Month: April 2021

EP19: Seizing the Means of Run Production (ft. Dave Zirin of the Nation)

EP19: Seizing the Means of Run Production (ft. Dave Zirin of the Nation)

America’s national pastime is being taken over by a woke mob and a global communist cabal. So say the Republicans. If only…! Racism, conservative nostalgia, and economic exploitation is baked into the MLB. We discuss what’s wrong with baseball, why baseball matters, and what needs to be done to fix it.

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EP18: The People’s President (ft. Steve & Larson of Going in Raw)

EP18: The People’s President (ft. Steve & Larson of Going in Raw)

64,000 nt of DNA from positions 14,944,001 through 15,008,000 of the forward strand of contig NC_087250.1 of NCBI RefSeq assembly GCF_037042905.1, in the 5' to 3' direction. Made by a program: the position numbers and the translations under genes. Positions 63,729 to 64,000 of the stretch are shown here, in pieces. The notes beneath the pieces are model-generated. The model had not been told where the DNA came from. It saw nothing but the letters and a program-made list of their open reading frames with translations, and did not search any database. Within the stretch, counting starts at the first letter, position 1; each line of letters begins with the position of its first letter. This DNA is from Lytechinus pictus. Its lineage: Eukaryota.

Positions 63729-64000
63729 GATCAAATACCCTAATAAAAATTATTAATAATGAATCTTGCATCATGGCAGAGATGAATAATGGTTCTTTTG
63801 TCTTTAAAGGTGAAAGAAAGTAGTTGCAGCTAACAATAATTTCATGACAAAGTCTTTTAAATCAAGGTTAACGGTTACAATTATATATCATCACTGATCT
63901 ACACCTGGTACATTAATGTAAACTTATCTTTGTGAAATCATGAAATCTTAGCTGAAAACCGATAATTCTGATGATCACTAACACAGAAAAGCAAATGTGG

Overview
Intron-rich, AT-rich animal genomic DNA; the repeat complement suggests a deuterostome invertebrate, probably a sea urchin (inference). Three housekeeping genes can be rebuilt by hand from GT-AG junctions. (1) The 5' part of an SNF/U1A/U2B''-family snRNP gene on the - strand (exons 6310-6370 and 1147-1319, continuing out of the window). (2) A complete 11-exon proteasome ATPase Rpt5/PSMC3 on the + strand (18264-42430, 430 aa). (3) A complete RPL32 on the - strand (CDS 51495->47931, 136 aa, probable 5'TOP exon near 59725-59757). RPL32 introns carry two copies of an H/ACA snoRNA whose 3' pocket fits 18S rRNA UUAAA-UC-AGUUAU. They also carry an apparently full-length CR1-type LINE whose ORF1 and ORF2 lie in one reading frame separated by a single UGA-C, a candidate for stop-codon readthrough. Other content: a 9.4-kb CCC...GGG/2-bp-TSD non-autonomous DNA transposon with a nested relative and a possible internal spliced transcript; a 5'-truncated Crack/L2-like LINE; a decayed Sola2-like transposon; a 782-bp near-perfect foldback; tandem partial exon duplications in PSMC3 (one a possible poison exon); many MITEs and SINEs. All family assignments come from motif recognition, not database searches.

Last weekend was Wrestlemania. There have been 37 Wrestelmanias. That’s a lot of wrestling. And a lot of entertainment for the millions of people who enjoy watching wrestling, including our host, Gordon Katic. Maybe you’re a fan, maybe not. Fans and non-fans alike have often dismissed wrestling as frivolous. But there’s more to wrestling than meets the tombstone piledriver. Pro wrestling is like a Rosetta Stone for our politics; It brought us one President, and a recent poll suggests it might give us another. On this episode, we jump from the top rope into the wild, layered, complex world of pro wrestling and the folks who love it.

  • First (@10:46), Steve and Larson are the hosts of Going in Raw: A Pro Wrestling Podcast. They break down the history of Vince McMahon as a boss, character, and more — including what happens when the lines between the two become blurred inside and outside of the ring. PLUS: the full unedited interview is available on our Patreon. Subscribe today.